Your phone really does make you feel good, study says

Commentary: Researchers at Stanford contend that you're not necessarily addicted if you need to be with your phone all the time.

Chris Matyszczyk
3 min read

Technically Incorrect offers a slightly twisted take on the tech that's taken over our lives.

Enlarge Image

It's good for you. Really.

Jason Cipriani/CNET

You clutch it.

And when you're not clutching it, you can feel where it is.

And when you can't actually feel it, you know precisely where you put it and it'll take only a small stretch of your arm to touch it.

That's how most people are with their phones . Which leads to the suggestion that we're all addicted and addiction isn't a good thing.

A group of Stanford researchers isn't so sure. It conducted two experiments to see whether the mere presence of a phone might do us good. 

And as one of the researchers, David M. Markowitz, writes in Behavioral Scientist, the results were hopeful for the future of mankind.

In one experiment, 125 people were divided into three groups. Some were put in a room with their phones and allowed to play with them freely. A second group was left in the presence of their phones, but weren't allowed to touch them. 

The final group was entirely gadget-bereft, left only with their imperfect selves.

The research report offered fascinating conclusions: "Participants self-reported more concentration difficulty and more mind wandering with no device present compared to using the phone, while resisting the phone led to greater perceived concentration abilities than sitting without the device."

The idea, then, is that the mere presence of your phone is a more pleasant and productive experience than the complete absence of that beloved device.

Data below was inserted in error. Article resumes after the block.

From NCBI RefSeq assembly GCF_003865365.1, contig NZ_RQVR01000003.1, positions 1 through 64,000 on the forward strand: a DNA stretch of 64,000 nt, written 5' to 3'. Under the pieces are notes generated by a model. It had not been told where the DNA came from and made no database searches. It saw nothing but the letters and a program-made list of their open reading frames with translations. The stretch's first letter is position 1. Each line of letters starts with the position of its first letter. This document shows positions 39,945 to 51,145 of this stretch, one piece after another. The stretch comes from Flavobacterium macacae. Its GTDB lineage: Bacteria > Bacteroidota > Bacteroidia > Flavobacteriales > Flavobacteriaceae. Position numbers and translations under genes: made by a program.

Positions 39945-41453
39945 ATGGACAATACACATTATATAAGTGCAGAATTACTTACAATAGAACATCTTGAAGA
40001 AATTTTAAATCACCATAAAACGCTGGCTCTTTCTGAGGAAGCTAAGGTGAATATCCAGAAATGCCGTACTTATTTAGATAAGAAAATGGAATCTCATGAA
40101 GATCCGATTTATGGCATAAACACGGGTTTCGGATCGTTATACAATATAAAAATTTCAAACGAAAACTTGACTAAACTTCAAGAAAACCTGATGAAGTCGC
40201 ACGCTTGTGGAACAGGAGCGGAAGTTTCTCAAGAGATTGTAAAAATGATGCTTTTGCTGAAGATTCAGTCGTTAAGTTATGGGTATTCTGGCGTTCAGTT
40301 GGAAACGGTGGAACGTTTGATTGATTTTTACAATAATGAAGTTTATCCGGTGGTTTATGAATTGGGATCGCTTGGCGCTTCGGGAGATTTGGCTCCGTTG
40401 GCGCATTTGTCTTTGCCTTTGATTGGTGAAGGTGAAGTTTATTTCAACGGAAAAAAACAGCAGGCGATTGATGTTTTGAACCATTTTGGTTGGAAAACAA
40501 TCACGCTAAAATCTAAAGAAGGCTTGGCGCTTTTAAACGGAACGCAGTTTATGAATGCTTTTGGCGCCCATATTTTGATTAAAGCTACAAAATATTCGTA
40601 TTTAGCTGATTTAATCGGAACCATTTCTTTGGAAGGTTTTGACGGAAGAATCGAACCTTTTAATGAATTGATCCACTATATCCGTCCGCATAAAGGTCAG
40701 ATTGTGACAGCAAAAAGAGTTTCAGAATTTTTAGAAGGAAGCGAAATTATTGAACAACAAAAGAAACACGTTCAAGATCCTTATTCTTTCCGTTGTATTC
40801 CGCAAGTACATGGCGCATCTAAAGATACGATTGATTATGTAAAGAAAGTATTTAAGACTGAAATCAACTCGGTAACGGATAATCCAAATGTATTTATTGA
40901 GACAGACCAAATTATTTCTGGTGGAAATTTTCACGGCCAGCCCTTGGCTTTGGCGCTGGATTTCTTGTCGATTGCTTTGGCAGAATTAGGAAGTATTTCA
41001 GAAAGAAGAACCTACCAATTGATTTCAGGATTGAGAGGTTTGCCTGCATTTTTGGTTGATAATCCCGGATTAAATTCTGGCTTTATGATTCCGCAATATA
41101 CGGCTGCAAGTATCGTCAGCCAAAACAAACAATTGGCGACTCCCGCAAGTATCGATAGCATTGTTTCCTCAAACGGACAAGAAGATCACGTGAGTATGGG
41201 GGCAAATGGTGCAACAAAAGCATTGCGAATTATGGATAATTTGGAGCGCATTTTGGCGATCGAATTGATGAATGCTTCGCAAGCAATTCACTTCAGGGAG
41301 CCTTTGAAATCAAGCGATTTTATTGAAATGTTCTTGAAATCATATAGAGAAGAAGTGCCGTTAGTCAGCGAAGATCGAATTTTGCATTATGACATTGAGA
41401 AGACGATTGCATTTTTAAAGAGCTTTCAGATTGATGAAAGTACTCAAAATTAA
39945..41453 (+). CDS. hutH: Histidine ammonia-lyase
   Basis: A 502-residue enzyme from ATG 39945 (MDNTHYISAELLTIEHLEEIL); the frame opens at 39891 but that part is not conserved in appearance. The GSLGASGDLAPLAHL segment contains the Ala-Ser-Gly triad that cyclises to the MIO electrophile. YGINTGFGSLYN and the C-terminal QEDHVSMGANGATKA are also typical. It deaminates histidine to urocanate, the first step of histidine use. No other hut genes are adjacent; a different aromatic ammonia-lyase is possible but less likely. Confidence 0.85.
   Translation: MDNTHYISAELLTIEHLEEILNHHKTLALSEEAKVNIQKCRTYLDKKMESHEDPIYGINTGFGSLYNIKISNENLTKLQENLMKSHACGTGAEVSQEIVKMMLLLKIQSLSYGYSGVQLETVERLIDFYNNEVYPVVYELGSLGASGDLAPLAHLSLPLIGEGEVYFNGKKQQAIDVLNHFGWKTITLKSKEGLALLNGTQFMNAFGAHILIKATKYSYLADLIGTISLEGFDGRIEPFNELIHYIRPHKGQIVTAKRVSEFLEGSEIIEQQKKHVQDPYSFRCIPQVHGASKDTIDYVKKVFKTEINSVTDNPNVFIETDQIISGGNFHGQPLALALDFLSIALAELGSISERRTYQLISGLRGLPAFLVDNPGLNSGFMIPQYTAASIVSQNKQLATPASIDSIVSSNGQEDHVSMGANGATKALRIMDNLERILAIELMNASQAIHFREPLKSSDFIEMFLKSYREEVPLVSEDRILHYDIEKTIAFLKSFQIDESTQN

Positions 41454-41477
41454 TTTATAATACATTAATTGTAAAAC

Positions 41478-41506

The researchers theorize that this is because it represents one's connection to potential social activity, given that humans are essentially social beings.

I worry, though. The idea that an inability to concentrate and increased mind-wandering are bad things is odd. Isn't mind-wandering the very symbol of freedom from encumbrance? Personally, I rather like having an empty head and letting it do its own thing.

Markowitz told me that he agrees that mind-wandering is helpful for artistic and creative pursuits. 

He added, however: "People often report worse psychological experiences when they are alone and have periods of free thinking compared to having anything else to do -- for example, reading a book, even giving themselves negative stimulation such as electric shocks." 

We are a mess, aren't we?

The researchers bolstered their thesis with a second experiment in which some people undergoing surgery were allowed their phones to play Angry Birds or text someone. Others were left without. (Clearly, neither group was under general anesthetic.)

The researchers say that those left bereft required six times the dosage of painkilling opioids than those with the phones.

And those who used phones to text needed fewer opioids than those who played with the birds.

Markowitz agrees that phones have an unhealthy side. "Companies that provide media content for the phone are using psychology and strategic communication research to get us to spend as much time on them as possible," he writes. 

He believes that some of these techniques -- such as constant notifications and gamification -- are there merely to manipulate us into staying on our phones.

On the whole, though, your phone is a force for good. Now isn't that a lovely way to start your year?

Tech Culture: From film and television to social media and games, here's your place for the lighter side of tech.

Batteries Not Included: The CNET team shares experiences that remind us why tech stuff is cool.